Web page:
At this point, readers probably know how they feel about Grant Morrison and Yanick Paquette’s Wonder Woman: Earth One. The oft-controversial reinvention of Wonder Woman inspired by William Moulton Marston and Harry G. Peter’s original intentions for the character comes to an exciting and unique conclusion in Wonder Woman: Earth One Vol. 3. Readers will find Morrison and Paquette threading the needle between grand aspirations and addressing the criticisms of the series’ previous volumes.
Earth to Grant Morrison
This volume is the first time it feels like Morrison has comfortably sat back into his tried-and-tested abilities to simply write a comic and formulate an interesting world around it. With the need to introduce complex and controversial new topics off the table, Morrison is able to focus on simply pacing the story correctly and converting an interesting plot, which are things the first two books struggled to do.
It also seems that in this same sense of reflection, Morrison has decided to make some retcons in this world that bring it much more closely to the classic Wonder Woman readers know. Gods are now real, concrete things, Diana is officially a child of clay once more and this world is suddenly much more comfortable for longtime readers.
This is very much in line with the second volume which reneged on Wonder Woman: Earth One Vol. 1’s commitment to tell a story without action, violence or the typical climactic structure of superhero storytelling.
This isn’t to say that the storytelling is perfect. It’s still clear that the Earth One format has never been the right format to display these stories, and Morrison still struggles in some sense to fully flesh out every idea he wants to convey.
Morrison’s worldbuilding here is much more effective than it’s been in the first two volumes. For example, taking readers to the Amazon world of Venus, which had been teased in previous volumes, and showing readers how they “rehabilitate” men, works as a really effective counterweight to how radical Morrison’s Amazons seem. It’s a smart way to make them seem reasonable and relatable, despite them being as different from modern Americans as could possibly be imagined.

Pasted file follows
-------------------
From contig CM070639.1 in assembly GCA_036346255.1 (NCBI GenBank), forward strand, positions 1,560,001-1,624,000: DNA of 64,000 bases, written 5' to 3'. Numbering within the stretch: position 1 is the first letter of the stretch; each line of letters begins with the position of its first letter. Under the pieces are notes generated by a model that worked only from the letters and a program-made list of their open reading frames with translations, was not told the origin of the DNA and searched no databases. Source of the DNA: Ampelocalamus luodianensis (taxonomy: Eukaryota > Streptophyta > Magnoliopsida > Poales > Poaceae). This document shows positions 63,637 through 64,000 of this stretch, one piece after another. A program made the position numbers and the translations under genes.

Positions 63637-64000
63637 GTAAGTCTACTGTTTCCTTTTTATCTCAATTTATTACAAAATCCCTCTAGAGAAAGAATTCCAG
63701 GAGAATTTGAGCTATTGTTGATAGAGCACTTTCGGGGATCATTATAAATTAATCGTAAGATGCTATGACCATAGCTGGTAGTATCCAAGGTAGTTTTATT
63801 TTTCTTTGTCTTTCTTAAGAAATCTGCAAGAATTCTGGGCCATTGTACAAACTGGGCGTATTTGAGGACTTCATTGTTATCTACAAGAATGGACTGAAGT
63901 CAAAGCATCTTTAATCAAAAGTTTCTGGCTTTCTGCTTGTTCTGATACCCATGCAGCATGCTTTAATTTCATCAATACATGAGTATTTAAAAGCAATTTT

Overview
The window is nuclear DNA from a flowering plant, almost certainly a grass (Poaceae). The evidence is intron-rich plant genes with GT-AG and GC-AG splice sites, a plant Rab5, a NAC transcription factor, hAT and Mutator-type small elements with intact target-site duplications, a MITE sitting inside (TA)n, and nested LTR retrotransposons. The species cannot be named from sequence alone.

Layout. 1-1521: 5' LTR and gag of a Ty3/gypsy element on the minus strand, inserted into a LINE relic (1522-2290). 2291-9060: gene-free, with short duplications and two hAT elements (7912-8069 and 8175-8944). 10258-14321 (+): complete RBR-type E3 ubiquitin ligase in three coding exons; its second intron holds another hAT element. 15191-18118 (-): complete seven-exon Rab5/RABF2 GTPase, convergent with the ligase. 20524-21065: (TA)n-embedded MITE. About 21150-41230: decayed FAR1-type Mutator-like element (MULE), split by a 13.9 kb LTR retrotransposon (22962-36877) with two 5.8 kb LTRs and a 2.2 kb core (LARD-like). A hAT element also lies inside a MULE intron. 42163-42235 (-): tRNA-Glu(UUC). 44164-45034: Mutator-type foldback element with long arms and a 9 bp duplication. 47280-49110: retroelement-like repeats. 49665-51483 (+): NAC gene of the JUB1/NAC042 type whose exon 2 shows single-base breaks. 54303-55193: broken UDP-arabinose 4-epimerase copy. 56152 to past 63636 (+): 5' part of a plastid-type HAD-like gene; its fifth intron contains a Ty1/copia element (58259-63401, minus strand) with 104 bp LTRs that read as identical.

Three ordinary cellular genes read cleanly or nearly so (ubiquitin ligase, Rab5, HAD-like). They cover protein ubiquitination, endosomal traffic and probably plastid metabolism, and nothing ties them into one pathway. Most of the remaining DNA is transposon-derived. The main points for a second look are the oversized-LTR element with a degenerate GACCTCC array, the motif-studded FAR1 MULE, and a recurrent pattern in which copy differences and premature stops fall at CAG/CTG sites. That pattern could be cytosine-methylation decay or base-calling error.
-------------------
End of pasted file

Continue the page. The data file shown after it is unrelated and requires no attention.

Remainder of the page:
In the other direction, Morrison also shows readers what the intended end of the Amazons’ views are, which may only work for some people. It’s definitely a commitment to the view that the Amazons are still radical, however, Morrison’s able to leverage America’s current political climate to frame the opponents of the Amazons as those who can’t let go of their privilege. It’s something that might not have seemed as impactful even just two years ago, but in 2021 the interpretation really hits home.
This radical interpretation of Diana and the Amazons is where the book is at its most interesting. In many ways set free by having explored these topics in the past, and the juxtaposition with the much more radical Venus Amazons, Morrison is able to use this beautiful and nuanced world as the backdrop for a compelling story. Diana, more than in previous volumes, feels like a fleshed out character rather than a mouthpiece for readers to understand the Amazons viewpoints. She comes across as intelligent, adventurous, bullheaded, cunning, compassionate, and wise in what might be the most fleshed out interpretation of Diana as a character readers have seen.
It’s also here that Morrison makes his best claim towards the validity of Diana and the Amazons’ claim towards the philosophy of loving submission. Straying away from the outright implication of realizing that philosophy in bondage, and instead recognizing it in more of a wink and a nod, as well as stepping back and displaying it as more of a political philosophy makes everything more digestible to readers. Now Diana is standing a few steps to the left of modern political giants like Bernie Sanders and Alexandria Ocasio-Cortez, and it feels again, more relatable to the audience than Morrison has been able to pull off thus far in this series.
It’s a (wo)man’s world!